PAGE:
I think Raver Realm really embodies that. Raver Realm is just me characterizing my music. I think the reason I love making songs is because I take these personal experiences that I go through in my life and I write songs about those characters. Whether it's a toxic ex that I broke up with, I can write a song about her. Whether it's a dangerous situation I went through with my best friend, I can make a song about it. And I realized if I'm always personifying my music, why don't I make an NFT collection or a set of collectibles that really represent nine of my songs as actual characters? And I think that's where the idea of Raver Realm was born because I think people can relate to characters and their stories a lot more than they can relate to lyrics and production on a song. I just want to take the experience of inspiration people obtain from listening to music to a whole other level.

Think about how you get inspired just by watching a movie. Think about how many kids that are five years old come out of the movies watching Batman and then start to act like Batman after. It's about combining the feeling that the small kid gets with the feeling you get while listening to music from your favorite artist all together into one. And I think that's where Raver Realm is. I think that's going to be the vehicle to inspire a lot of people.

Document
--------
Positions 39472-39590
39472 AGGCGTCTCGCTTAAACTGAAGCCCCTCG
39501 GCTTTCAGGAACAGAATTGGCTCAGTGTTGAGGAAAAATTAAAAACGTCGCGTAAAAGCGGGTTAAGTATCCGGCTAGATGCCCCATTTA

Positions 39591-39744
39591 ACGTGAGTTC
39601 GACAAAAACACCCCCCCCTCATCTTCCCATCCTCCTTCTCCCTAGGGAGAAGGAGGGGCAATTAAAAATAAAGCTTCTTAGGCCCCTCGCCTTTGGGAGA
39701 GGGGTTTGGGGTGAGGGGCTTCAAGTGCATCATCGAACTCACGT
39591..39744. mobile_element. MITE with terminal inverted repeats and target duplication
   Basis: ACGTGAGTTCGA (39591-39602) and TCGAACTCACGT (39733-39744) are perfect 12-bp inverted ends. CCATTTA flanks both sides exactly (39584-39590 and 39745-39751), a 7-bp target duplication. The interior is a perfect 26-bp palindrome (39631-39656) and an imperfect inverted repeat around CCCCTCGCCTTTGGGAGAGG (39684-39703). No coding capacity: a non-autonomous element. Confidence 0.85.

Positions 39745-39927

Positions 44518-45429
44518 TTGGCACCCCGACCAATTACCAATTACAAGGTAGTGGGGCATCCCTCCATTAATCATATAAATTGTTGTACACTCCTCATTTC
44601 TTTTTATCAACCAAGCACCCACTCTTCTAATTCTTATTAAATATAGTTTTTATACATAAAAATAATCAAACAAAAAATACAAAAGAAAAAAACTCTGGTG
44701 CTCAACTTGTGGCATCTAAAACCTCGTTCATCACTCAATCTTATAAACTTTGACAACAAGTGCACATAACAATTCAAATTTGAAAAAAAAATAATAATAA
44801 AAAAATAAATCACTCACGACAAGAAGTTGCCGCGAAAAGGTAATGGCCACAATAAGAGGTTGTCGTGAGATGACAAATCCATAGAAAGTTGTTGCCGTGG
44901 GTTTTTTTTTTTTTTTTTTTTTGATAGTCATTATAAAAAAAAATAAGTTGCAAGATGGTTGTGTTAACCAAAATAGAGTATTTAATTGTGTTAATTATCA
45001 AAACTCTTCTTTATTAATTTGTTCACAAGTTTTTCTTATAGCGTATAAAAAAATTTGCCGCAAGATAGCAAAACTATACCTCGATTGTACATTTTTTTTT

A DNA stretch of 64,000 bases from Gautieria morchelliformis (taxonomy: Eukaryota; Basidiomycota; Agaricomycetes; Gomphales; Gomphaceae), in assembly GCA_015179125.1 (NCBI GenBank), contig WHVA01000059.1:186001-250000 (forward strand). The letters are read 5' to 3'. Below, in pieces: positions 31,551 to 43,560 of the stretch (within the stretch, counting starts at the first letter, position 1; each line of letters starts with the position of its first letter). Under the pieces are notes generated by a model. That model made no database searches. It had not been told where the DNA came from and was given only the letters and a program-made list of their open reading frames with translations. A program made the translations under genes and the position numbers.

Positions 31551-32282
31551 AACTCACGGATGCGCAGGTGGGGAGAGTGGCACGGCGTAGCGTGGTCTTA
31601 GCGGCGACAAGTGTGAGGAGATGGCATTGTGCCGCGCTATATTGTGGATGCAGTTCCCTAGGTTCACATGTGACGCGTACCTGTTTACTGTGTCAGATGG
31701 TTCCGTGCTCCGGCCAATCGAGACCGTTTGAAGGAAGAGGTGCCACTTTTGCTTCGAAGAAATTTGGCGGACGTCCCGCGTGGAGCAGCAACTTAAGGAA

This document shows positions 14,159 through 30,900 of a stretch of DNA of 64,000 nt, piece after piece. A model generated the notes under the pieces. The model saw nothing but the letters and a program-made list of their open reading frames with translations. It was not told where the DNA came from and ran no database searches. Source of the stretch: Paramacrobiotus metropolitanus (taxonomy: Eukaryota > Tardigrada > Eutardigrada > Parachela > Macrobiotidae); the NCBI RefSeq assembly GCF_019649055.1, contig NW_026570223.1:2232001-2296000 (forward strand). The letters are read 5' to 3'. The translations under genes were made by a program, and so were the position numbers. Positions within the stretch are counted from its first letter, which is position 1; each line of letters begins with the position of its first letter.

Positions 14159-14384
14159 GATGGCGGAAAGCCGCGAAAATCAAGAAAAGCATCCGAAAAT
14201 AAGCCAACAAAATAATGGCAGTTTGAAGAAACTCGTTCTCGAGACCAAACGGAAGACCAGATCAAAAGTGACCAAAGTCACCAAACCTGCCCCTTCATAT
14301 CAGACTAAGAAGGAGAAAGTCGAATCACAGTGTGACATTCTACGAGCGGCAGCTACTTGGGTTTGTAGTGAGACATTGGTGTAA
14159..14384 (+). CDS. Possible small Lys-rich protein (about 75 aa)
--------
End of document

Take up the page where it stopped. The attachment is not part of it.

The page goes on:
At the end of the day, my goal is to perform in front of a crowd of thousands of people. I want to perform in a stadium that's sold out. I think that's the end goal. Once I see that and I can consistently do that whenever I want, I think that's when I can really smile and say, I've accomplished what I've set out to accomplish.